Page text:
For researchers of all genders, and transgender researchers specifically, the new process ensures they can rightfully claim ownership of prior work without fear of reprisal under their lived name and be known in their respective fields primarily through their merits as published authors. 

"As a trans scientist, having publications under my birth name causes me to have mixed feelings about past work of which I'm otherwise proud," said Amalie Trewartha, research scientist, Toyota Research Institute and, materials science research affiliate, Lawrence Berkeley National Laboratory. "I am faced with the dilemma of either hiding certain parts of it, or outing myself. Having my name updated on my previous publications would be enormously meaningful. It would allow me to make a first impression on my peers primarily through my merits as a scientist and it would allow me to unreservedly embrace and be proud of research from all stages of my career."

As several researchers have attested, having their names updated on previous publications allows them to best represent their full suite of accomplishments. The ability to claim the volume of their work over time has significant implications for maintaining prominence in their area of research and for receiving credit for their academic impact.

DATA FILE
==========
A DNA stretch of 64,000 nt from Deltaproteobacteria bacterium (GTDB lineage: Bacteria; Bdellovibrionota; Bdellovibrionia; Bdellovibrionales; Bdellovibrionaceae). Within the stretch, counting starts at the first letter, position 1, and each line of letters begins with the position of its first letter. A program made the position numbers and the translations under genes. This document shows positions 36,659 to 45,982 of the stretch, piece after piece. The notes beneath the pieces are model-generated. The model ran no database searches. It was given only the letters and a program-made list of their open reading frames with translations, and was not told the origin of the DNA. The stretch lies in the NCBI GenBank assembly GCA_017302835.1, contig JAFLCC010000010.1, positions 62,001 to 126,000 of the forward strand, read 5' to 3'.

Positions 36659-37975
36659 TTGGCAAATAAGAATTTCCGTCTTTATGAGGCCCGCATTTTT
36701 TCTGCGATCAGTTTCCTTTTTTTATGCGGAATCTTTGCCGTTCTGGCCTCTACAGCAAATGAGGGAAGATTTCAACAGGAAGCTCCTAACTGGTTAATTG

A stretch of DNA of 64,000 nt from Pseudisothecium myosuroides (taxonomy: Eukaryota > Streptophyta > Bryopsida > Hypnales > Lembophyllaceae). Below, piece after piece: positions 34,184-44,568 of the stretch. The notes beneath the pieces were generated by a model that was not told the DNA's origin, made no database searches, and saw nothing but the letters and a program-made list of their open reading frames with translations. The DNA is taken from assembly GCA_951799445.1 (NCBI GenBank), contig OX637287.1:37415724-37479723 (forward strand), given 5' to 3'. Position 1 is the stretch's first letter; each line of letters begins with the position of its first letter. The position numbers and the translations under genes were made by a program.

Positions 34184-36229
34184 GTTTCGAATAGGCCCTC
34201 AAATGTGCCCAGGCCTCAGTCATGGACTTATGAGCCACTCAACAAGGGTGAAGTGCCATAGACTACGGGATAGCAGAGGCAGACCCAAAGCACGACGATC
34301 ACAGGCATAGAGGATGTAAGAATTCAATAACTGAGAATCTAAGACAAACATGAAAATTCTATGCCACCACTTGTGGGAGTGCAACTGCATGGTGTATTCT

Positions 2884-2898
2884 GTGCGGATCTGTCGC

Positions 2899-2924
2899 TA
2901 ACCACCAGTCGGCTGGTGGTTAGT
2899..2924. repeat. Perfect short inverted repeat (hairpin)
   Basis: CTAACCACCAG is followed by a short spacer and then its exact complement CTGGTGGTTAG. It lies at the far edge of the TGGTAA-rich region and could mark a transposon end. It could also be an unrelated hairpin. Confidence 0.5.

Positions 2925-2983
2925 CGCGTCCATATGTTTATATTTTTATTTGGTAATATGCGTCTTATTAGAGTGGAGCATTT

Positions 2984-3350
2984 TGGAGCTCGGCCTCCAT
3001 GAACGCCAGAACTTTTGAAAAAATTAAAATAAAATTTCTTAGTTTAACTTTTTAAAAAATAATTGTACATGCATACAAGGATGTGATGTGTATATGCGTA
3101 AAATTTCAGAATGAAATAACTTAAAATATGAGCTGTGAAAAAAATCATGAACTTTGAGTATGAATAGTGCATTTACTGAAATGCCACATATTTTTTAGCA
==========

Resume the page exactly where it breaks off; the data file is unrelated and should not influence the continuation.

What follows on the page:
"We know authors change their name for a variety of reasons, and this can negatively impact their ownership of their research—an impact that is particularly severe for transgender researchers," said Nugent.

The partnership between the national laboratories, major scientific publishers, journals, and other organizations represents a commitment to creating a more inclusive culture in STEM fields and STEM publishing in particular. The participating national laboratories will facilitate requests for name changes for any reason, including religious, marital, or other purposes, where supported by the policies in place at our publishing partners.

"This partnership shows the power of scientific collaboration—not only to move the world forward with new discoveries, but also to drive inclusivity with impact," said Judy Verses, executive vice president, Wiley Research. "Publishers have a multiplier effect when driving these positive changes, which impact the entire knowledge ecosystem—including the more than 16 million researchers Wiley serves."  

"I'm proud of the support and innovation at the national labs and the enthusiasm on the part of the publishers, at this level of commitment, to improve people's lives," said Lady Idos, chief diversity, equity and inclusion officer, Lawrence Berkeley National Laboratory. "This change eliminates an enormous burden on researchers, emotionally and administratively, to correct the record. Our partnership on this is a continuation of the efforts that many national labs have initiated to create a more welcoming and inclusive work environment for trans researchers. I encourage others to join us."

The 17 national laboratories across the United States are pursuing this work in alignment with their respective diversity, equity, and inclusion initiatives, not as a result of any federal policy changes, and welcome new partners as the effort advances.

- This press release was originally published on the Lawrence Berkeley National Laboratory website